I pulled into the parking lot and walked into the rescue. Worlds collided when I came face to face with Trina, who used to be one of my managers when I worked at a clothing store in my youth and now runs the rescue with her husband. She went into the back room to get “Snowball” and immediately a lanky blur of shaggy white fur careened out of the door. She immediately jumped up onto me, throwing her paws over my shoulders, and dousing my face with kisses. In that moment, I knew it was game over. I was hooked. I was hers and she was mine.

That afternoon, I brought her home from the rescue as a “foster to adopt” agreement to make sure it was a good fit for both of us. On the drive home, I called my parents who “snowbird” in Phoenix, AZ and opened the conversation with, “So… I did a thing”. I was then instructed to pull over so I could FaceTime them and show them their new grand-dog. After they got over the initial shock (keep in mind that I am very close with my parents and even though they obviously knew of my dog obsession, they had no idea I would be adopting one so soon…). My parents began to warm up to the idea - more and more with each FaceTime discussion that we had throughout the next several days.

There was a shift in my disposition. One that brought back pieces of me, which I thought might have been gone forever. My parents saw it as I began emerging from the shadows bit by bit and becoming more communicative again... answering phone calls and text messages, sending them pictures and videos of my new roommate. Then one day, my Dad messaged me to say that he and my Mom “underestimated just how much getting a dog would do for me and mean to me”. Having them recognize this, meant the world to me. In all honesty, I was terrified to tell them about bringing her home for fear that they would chastise me for acting irresponsibly and not “being ready” for the commitment of a dog in my current state.

I ended up on the name “Harley” for my little miss, as a short form for “Harlequin” because she is the definition of a court jester. Despite having a very difficult life (being abused and abandoned twice) in her short time on earth, she still has such pizzazz and personality that she lets me in on more and more each day. She also has an unrivaled sass and sense of humor that entertains me for hours on end, which has resulted in her nickname “Miss Harley Queen”.

I truly believe that there is an infinite amount of truth in the statement “we rescued each other” when it comes to me and Harley. She is exactly who I needed to come into my life at the moment even when I didn’t think I was “ready” for it… Turns out, it was not a moment too soon!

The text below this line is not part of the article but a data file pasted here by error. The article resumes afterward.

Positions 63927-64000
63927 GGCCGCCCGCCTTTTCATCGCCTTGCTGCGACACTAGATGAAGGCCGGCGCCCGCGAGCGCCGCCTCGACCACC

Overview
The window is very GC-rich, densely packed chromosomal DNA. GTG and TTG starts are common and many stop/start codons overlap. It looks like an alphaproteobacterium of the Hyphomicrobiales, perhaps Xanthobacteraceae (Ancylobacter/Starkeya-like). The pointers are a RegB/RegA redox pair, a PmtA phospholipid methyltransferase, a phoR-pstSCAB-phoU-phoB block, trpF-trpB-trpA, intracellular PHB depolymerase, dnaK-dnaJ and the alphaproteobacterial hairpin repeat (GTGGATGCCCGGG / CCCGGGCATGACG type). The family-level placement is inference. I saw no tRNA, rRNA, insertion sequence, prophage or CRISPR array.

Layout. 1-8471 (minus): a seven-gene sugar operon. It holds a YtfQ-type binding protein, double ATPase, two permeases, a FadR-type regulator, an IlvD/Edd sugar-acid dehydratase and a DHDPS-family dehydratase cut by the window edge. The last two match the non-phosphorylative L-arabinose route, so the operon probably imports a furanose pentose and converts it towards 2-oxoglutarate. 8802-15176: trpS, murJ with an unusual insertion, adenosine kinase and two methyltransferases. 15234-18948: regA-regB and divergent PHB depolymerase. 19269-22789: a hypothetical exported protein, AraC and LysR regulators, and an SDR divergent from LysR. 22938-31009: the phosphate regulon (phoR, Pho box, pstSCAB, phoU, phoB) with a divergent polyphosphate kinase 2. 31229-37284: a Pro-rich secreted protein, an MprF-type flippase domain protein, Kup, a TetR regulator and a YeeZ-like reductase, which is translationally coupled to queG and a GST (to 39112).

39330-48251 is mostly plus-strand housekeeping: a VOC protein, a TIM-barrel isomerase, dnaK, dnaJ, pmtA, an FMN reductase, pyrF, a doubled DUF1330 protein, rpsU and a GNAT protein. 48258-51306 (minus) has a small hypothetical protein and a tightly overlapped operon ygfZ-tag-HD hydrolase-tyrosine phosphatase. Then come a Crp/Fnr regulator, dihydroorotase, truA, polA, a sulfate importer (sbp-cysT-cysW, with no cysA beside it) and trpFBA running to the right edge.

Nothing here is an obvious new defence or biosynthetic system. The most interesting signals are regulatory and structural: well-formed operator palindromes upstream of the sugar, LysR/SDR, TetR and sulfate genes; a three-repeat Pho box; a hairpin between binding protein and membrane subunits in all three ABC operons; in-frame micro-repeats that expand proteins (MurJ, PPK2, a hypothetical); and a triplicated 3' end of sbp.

Harley has saved me in so many ways already. She helps me combat my PTSD and anxiety symptoms on a daily basis when I’m out in public. She keeps me focused on her rather than what I’m feeling; she looks to me for reassurance and approval, and forces me to focus on being a strength and support for her rather than worry about my own negative thoughts. She also gets me out of bed on days when I wish the world would disappear - licking my face until I start laughing and try to push her away… this only brings on more aggressive face kisses and a violently wagging tail. Harley gets me out of the house and into the world, when I’d rather stay inside and hide - showing me the joy in life’s little things like watching ducks at the river, barking at statues, and bouncing through the snow. She has taught me how to laugh again, shown me how to love deeper, and filled a void I have had in my heart for so long. She has given me a purpose and a reason to want to “be here”. 

Harley is, in every definition of the word, my savior.

She truly is my “person” (only she has four-legs, an adorably aggressive underbite, and a personality the size of a Great Dane)... It has only been a month since I brought her home and I already can’t imagine a life without her in it. 

So the question remains, "Who rescued who?"

-Keirstyn ("Kiki") Secord, Puppy Mama @kikiseeks and Harley, her Hero Rescue @aharlequintail in Calgary, Alberta, Canada